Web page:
Tobacco company makes freedom of information request for university’s researchBMJ 2011; 343 doi: https://doi.org/10.1136/bmj.d5655 (Published 05 September 2011) Cite this as: BMJ 2011;343:d5655
A Scottish university may be forced to hand over detailed research into teenage smoking to a cigarette manufacturer after failing to block a request it made under freedom of information legislation.
Gerard Hastings, director of the Centre for Tobacco Control at the University of Stirling, said that such an outcome would be “catastrophic” and would have enormous implications for academic freedom.
Philip Morris International, one of the world’s largest tobacco companies, has submitted a series of freedom of information requests to get access to the Stirling centre’s research into the smoking behaviour of British teenagers.
The university has resisted the requests, arguing that they are “vexatious” and part of an established pattern of the tobacco industry using freedom of information legislation to disrupt research work it considers to be against its own interests.
Philip Morris has appealed to Scotland’s information commissioner, Kevin Dunion, who has dismissed the university’s case for failing to release the information. He says that the fact that the company may be opposed to work being carried out at the university is not grounds for refusing access to the material. He has judged it a valid request and asked the university to respond to the demands being made by Philip Morris.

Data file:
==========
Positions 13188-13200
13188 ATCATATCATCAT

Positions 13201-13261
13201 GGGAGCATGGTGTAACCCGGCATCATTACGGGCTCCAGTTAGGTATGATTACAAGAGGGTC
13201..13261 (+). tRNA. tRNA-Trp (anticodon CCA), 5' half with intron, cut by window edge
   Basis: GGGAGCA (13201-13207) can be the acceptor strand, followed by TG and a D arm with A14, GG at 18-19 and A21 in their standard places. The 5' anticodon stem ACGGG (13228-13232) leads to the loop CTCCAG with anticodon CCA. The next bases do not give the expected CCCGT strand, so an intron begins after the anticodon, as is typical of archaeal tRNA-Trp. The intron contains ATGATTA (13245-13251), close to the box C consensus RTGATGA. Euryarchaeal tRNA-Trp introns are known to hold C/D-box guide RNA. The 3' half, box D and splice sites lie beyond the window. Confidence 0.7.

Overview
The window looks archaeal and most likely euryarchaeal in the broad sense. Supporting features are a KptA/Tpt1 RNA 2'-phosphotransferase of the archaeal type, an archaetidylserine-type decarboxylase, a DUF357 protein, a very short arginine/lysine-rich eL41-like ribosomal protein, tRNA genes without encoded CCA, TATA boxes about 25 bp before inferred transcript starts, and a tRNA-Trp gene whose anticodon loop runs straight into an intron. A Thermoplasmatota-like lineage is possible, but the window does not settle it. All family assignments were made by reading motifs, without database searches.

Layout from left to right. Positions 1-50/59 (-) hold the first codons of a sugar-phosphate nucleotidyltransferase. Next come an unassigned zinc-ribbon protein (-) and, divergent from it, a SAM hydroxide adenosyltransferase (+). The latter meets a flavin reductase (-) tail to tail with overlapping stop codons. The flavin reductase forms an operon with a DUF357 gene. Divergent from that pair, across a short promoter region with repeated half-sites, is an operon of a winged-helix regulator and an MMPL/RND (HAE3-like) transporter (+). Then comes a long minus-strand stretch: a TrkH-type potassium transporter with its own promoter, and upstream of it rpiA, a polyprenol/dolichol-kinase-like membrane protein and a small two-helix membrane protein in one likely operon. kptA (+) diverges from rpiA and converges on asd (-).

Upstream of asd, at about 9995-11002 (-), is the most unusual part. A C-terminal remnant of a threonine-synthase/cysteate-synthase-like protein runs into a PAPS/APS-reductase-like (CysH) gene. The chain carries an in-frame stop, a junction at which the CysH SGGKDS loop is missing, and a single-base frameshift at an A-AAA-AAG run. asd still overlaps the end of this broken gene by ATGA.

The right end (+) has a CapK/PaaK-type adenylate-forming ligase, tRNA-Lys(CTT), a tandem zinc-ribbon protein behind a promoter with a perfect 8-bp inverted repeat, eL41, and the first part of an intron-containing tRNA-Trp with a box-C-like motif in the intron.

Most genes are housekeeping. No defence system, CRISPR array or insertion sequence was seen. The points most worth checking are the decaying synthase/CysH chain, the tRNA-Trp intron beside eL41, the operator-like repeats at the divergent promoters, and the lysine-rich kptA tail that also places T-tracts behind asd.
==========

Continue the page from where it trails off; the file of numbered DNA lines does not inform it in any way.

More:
If the university cannot find another argument to convince Mr Dunion to block the release, he may order it to make the information available. The university will then have to comply or challenge the decision in the courts.
Professor Hastings criticised the use of freedom of information legislation in this context. “I don’t think for a moment that parliament had this in mind when it created their laws. It is morally repugnant to give data confidentially shared with us by children to an industry that is so rapacious.”
He said that it would be impossible for researchers to retain the trust of young people who participated in the studies and of the cancer charities who funded the research if the information was handed over to the tobacco industry. “Our funders will have to think carefully about the further funding of our research. I don’t think for one moment a cancer charity is going to take kindly to paying us hundreds of thousands of pounds to give aid and succour to a multinational tobacco corporation.”
But his concerns were not shared by Richard Smith, former editor of the BMJ. In a BMJ Group blog he says, “It’s legitimate to worry that the data will be misused by the tobacco company, but denying them access to the data is not the right response. Inevitably it will look as if the researchers have something to hide. The way for the researchers to counter the tobacco company is not through hiding their data but through better analysis and better argument. That is the essence of science” (http://blogs.bmj.com/bmj/2011/09/01/richard-smith-let-the-tobacco-company-see-the-data).
Philip Morris said that it was not seeking any private or confidential information but had submitted the request in an attempt to understand more about Stirling University’s research into plain packaging.
Cite this as: BMJ 2011;343:d5655